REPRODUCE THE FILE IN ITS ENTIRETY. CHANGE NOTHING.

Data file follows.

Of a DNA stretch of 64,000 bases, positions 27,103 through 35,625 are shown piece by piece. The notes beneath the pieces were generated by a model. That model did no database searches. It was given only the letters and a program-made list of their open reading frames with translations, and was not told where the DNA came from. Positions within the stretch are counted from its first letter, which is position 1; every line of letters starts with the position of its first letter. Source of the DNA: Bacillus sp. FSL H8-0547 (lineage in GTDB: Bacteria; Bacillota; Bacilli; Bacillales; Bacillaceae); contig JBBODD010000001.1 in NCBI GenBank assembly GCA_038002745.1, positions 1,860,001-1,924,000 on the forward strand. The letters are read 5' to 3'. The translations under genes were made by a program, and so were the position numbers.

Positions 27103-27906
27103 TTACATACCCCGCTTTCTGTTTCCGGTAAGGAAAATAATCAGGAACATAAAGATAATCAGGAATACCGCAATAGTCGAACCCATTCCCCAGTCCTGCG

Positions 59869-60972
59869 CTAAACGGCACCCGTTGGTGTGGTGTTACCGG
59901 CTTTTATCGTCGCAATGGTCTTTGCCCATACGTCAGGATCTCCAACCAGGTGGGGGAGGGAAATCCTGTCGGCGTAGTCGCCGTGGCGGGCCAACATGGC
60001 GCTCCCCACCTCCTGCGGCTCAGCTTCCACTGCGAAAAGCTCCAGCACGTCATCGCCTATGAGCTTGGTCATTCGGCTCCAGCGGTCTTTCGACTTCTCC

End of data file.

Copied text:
Of a DNA stretch of 64,000 bases, positions 27,103 through 35,625 are shown piece by piece. The notes beneath the pieces were generated by a model. That model did no database searches. It was given only the letters and a program-made list of their open reading frames with translations, and was not told where the DNA came from. Positions within the stretch are counted from its first letter, which is position 1; every line of letters starts with the position of its first letter. Source of the DNA: Bacillus sp. FSL H8-0547 (lineage in GTDB: Bacteria; Bacillota; Bacilli; Bacillales; Bacillaceae); contig JBBODD010000001.1 in NCBI GenBank assembly GCA_038002745.1, positions 1,860,001-1,924,000 on the forward strand. The letters are read 5' to 3'. The translations under genes were made by a program, and so were the position numbers.

Positions 27103-27906
27103 TTACATACCCCGCTTTCTGTTTCCGGTAAGGAAAATAATCAGGAACATAAAGATAATCAGGAATACCGCAATAGTCGAACCCATTCCCCAGTCCTGCG

Positions 59869-60972
59869 CTAAACGGCACCCGTTGGTGTGGTGTTACCGG
59901 CTTTTATCGTCGCAATGGTCTTTGCCCATACGTCAGGATCTCCAACCAGGTGGGGGAGGGAAATCCTGTCGGCGTAGTCGCCGTGGCGGGCCAACATGGC
60001 GCTCCCCACCTCCTGCGGCTCAGCTTCCACTGCGAAAAGCTCCAGCACGTCATCGCCTATGAGCTTGGTCATTCGGCTCCAGCGGTCTTTCGACTTCTCC